View from Charter Oak Landing

Bushnell Park to Riverfront loop: There’s a path that connects the Legislative Office Building area to Bushnell Park; if you’re on foot you can avoid the annoyance of crossing highway ramps. Take a walk past Corning Fountain, then go to the giant arch. This will bring you to the part of the park with the pond, carousel, and seasonally, the ice rink. Cross Trumbull Street to Gold Street, where you can look at the giant rocks and take a detour through the Ancient Burying Ground. Back out on Main Street, walk across the plaza across from the Wadsworth Atheneum. The renovated plaza and new landscaping is a giant improvement over the fortress it replaced. Cross Prospect Street and look for stairs or a ramp on the east side. Go ahead and walk there.

Going northeast will take you to the whole Constitution Plaza area, and you will see signs directing you toward the Connecticut River. Take the Founders Bridge to Great River Park in East Hartford, and follow that south.

Cedar Hill Cemetery

Eventually you will come to the staircase for the Charter Oak Bridge, which also has a pedestrian lane. This is not nearly as peaceful as the Founders Bridge due to the cars being right up on you, but I would argue that the river views are better. The descent will bring you into Charter Oak Landing, which connects to the whole Riverfront area by a path. The worst part of this walk, for me, is the never-ending staircase at the Riverfront. Some people run up this for fun or fitness or something, which I’m mentioning just in case someone out there wants to complain about these walks being too long. Once you get to the top, take the plaza behind the Connecticut Science Center and go across another bridge. Take the stairs next to the Connecticut Convention Center. This will put you on Columbus Boulevard. Cross over to Front Street and take this west. Cross over Prospect Street and use Burr Mall between City Hall and the Wadsworth Atheneum. Ideally, the Bushnell Plaza Sculpture Garden would be open, but the gates seem to forced shut with sandbags, so just take Wells or Gold Streets to get you back to Bushnell Park. This whole route is approximately five miles.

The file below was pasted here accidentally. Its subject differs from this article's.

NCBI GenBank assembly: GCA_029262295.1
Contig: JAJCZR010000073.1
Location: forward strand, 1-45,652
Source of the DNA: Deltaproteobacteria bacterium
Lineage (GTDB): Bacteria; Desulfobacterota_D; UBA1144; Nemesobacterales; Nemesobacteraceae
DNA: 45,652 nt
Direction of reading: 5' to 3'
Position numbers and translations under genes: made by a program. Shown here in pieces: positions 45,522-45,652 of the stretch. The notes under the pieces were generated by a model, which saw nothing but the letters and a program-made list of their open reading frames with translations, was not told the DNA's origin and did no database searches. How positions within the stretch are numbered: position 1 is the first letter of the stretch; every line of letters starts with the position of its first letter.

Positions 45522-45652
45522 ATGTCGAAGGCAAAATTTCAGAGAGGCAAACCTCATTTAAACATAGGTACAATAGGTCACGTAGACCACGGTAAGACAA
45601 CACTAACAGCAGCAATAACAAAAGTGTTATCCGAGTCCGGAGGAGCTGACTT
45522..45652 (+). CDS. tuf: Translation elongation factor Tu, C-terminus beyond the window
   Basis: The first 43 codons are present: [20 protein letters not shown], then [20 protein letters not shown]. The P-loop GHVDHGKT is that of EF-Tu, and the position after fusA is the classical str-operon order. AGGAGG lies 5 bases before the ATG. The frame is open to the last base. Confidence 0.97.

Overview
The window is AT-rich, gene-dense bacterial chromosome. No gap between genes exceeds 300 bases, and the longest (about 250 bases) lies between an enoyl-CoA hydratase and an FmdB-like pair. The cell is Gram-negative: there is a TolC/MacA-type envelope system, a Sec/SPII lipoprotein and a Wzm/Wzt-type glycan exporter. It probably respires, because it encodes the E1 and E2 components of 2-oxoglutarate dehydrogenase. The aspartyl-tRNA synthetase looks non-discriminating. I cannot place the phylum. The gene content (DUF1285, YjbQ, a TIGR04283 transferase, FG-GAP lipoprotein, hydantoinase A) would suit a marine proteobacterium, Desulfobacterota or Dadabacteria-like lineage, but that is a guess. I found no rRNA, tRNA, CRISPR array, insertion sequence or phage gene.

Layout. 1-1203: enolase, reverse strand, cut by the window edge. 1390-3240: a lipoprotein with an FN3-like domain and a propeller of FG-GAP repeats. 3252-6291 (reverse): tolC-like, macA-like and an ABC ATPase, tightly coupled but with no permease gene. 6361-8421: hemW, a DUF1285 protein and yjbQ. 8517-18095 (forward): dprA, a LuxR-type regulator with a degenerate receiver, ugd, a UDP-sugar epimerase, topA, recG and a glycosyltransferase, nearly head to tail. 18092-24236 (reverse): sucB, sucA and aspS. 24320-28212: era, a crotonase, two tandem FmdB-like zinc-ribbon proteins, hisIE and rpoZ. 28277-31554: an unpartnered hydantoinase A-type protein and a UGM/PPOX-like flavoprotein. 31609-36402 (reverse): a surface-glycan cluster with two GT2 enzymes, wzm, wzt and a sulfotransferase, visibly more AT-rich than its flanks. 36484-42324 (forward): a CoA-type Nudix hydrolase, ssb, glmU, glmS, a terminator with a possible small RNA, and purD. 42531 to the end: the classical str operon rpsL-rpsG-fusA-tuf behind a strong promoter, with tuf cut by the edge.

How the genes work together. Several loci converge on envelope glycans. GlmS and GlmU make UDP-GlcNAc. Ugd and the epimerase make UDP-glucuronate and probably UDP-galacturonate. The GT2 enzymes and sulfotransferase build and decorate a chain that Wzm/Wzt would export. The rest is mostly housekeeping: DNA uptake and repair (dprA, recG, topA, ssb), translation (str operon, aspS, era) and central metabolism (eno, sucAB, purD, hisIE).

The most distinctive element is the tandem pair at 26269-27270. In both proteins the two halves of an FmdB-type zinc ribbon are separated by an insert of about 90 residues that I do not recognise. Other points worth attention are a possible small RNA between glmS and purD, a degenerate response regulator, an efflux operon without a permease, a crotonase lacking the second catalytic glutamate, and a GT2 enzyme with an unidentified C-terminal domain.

Cedar Hill Cemetery

Goodwin Park to Cedar Hill Cemetery loop:  If you begin by the ponds at the Victoria Road entrance, you can check out birds before moving north along the park road. There is a fairly short dirt path through a wooded area you could take if you feel the need to stand in the middle of some trees. Follow this road almost to the entrance on Maple Avenue, then go south on the path — this one is unimproved — that parallels Maple Avenue. When you get to the golf course parking lot, start looking for a safe place to cross Maple Avenue and Fairfield Avenue to enter Cedar Hill Cemetery. If you aren’t familiar with the cemetery, have a map on your phone or grab a paper one near the entrance bridge.

Seen at Cedar Hill Cemetery

The distance for this walk is hard to predict because there are so many variations that could happen within the cemetery depending on what terrain you want to walk on and how easily distracted you are by monuments. I suggest walking around the ponds and heading into the fields, away from the graves, then sticking to the older sections where people are unlikely to be mourning. Every time I visit, I see something different, whether it’s a section I had not visited before or a family of deer or some interesting vegetation. Leaving the way you came in, go north on Maple Avenue. You could return to Goodwin Park, or go load up on carbs at First & Last Bakery between South Street and Brown Street.
Sidenote: the holiday light display takes over Goodwin Park every year from Thanksgiving until New Year’s Day. You can still walk through — just expect to see a lot of electrical things.

Do you have a casual walking route in Hartford that you’d recommend? Leave details in the comments.